Stringing together a hit guitar
Irish designer Rob O’Reilly aims to do for electric guitars what Steve Jobs did for the mobile phone
It is hard to imagine modern life without the electric guitar or imagine how the social and sexual revolution of the 1960s could have occurred without it.
Les Paul’s great invention changed the world. Without the electric guitar there would have been no Elvis Presley, no Beatles, no Rolling Stones and no pop culture as we know it.
The electric guitar may have been a revolutionary instrument, but its evolution has been extremely conservative.
Designs for the electric guitar have barely changed in the last 50 years. The market remains dominated by Gibson and Fender.
Their marquee brands, the Gibson Les Paul and the Fender Stratocaster, are icons of modern culture and remain trusted by generation after generation of musicians.
For that reason, the guitar-buying public remains notoriously conservative.
As the Gibson company found to their cost, the guitar-buyer eschews anything that smacks of being a gimmick.
Two years ago Gibson launched the Firebird X, a guitar which had built-in effects and came with a hefty price tag, but it flopped.
Into the void has come Irish electric engineer, musician and entrepreneur Rob O’Reilly (30) from Killarney who set up the Pay As You Please restaurant in his hometown.
His BE guitar is a revolution in guitar design and his ambitions are equally impressive. The elemental colours of black and white are redolent of the original iPod.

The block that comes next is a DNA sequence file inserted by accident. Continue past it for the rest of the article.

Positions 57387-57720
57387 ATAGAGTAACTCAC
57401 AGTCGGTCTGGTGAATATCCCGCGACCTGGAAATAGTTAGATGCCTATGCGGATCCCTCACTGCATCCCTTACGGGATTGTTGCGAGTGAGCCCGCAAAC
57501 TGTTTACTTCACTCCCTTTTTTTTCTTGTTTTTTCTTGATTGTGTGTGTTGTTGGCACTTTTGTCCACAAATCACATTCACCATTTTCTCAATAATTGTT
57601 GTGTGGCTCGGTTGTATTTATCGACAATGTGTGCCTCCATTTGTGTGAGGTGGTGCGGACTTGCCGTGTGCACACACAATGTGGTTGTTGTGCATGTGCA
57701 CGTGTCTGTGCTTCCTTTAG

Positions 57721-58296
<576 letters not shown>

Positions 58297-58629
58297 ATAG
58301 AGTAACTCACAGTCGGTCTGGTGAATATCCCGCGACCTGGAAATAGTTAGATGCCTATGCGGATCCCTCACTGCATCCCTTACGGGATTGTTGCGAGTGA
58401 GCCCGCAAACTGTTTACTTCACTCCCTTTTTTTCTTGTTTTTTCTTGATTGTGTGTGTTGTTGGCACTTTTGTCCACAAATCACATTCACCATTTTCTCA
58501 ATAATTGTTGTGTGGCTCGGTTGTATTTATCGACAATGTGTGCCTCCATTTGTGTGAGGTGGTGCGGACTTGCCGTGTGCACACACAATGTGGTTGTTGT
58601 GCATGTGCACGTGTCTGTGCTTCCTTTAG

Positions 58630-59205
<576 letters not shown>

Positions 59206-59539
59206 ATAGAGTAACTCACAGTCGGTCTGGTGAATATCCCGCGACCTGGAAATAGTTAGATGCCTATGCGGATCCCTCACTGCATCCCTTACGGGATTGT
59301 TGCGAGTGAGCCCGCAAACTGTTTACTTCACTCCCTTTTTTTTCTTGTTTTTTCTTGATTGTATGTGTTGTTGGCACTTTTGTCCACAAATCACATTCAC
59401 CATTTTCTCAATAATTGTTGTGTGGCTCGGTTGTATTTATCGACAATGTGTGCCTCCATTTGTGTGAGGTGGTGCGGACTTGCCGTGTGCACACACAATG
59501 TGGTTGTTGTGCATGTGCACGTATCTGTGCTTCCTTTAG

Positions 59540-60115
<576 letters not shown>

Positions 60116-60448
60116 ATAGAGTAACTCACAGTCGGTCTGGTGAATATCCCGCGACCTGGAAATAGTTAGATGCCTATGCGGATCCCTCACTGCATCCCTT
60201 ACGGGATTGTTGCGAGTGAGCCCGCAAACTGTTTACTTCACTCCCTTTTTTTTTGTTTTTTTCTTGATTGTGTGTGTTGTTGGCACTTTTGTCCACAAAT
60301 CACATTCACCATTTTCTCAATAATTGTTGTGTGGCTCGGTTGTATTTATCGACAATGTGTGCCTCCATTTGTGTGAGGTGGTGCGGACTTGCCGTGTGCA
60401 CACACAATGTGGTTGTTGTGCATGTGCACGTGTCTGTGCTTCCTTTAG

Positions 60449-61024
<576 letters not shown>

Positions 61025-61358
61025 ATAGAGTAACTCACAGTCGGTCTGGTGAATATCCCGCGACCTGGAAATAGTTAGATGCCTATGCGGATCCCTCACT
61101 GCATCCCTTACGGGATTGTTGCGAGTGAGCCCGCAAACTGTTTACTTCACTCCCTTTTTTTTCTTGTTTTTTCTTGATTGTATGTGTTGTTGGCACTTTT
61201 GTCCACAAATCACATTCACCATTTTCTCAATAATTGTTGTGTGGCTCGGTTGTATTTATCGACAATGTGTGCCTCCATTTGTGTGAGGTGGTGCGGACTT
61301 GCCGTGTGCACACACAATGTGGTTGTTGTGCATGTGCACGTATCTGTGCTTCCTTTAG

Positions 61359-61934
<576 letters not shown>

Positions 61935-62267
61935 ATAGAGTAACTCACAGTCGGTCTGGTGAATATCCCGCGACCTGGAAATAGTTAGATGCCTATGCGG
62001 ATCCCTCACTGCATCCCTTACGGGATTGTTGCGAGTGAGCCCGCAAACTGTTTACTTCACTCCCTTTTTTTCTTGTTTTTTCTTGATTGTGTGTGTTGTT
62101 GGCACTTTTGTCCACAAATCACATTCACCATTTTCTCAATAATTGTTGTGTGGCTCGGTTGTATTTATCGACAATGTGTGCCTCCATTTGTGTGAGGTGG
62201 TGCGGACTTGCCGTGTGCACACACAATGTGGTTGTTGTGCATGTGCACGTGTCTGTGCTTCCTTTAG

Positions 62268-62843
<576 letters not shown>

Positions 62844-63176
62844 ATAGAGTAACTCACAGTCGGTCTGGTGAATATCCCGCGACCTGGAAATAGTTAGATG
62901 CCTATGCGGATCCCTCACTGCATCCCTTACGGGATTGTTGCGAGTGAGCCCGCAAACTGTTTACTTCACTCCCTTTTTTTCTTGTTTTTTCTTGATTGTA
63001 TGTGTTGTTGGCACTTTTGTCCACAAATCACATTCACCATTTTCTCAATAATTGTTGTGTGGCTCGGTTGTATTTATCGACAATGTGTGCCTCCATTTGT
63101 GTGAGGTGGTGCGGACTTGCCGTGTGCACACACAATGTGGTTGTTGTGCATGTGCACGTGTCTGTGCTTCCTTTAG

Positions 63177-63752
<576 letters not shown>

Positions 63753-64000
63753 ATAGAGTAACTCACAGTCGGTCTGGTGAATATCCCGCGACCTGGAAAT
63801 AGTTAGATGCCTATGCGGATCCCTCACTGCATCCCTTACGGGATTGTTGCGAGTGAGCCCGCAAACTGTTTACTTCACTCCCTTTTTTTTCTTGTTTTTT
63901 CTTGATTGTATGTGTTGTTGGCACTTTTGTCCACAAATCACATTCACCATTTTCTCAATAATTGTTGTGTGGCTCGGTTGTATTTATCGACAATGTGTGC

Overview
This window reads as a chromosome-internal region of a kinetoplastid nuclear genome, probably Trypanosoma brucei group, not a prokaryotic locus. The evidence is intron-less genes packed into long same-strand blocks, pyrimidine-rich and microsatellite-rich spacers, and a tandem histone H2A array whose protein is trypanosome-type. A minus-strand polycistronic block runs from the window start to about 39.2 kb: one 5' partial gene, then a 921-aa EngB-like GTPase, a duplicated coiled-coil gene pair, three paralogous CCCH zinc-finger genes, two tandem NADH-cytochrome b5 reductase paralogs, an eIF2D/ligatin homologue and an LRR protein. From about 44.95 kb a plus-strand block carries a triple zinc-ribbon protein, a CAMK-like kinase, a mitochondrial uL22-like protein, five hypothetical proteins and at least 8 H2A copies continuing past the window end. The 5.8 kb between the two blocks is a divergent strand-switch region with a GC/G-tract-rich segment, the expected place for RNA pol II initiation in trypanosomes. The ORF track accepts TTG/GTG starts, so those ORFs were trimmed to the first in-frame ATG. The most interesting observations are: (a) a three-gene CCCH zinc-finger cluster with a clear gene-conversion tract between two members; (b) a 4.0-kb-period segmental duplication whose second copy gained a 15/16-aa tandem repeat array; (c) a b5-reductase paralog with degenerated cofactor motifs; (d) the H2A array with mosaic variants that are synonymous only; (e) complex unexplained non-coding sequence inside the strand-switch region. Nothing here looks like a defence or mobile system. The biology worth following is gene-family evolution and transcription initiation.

“I’m doing for guitars what Steve Jobs did for phone,” he says.
“There is no guitar like it anywhere. When people see it they go ‘Wow. I’ve never seen anything like that before’. The overall visual look of it is totally different to anything on the market. It is mixing the fashion industry with the music industry.”
He designed his first guitar when he was 15 and played in his band called Hot Tramp for years.
His original motivation was to design a guitar that could bring the synthesiser sound to the instrument, a project which is ongoing as part of a research project at the University of Limerick.
His guitar has two radical features. The first is a transparent centre made of acrylic, heresy for orthodox guitar players for whom the wood at the centre of instrument is a key part of the sound.
The guitar has space for inlays which you can customise with your design or even include lights or a mirror inside.
The other is the balance bar which locks the guitar in place whether sitting or standing and is patent pending.
It also a plectrum holder built into the body of the guitar, handy for those annoying moments for guitarists when they cannot find their plectrum.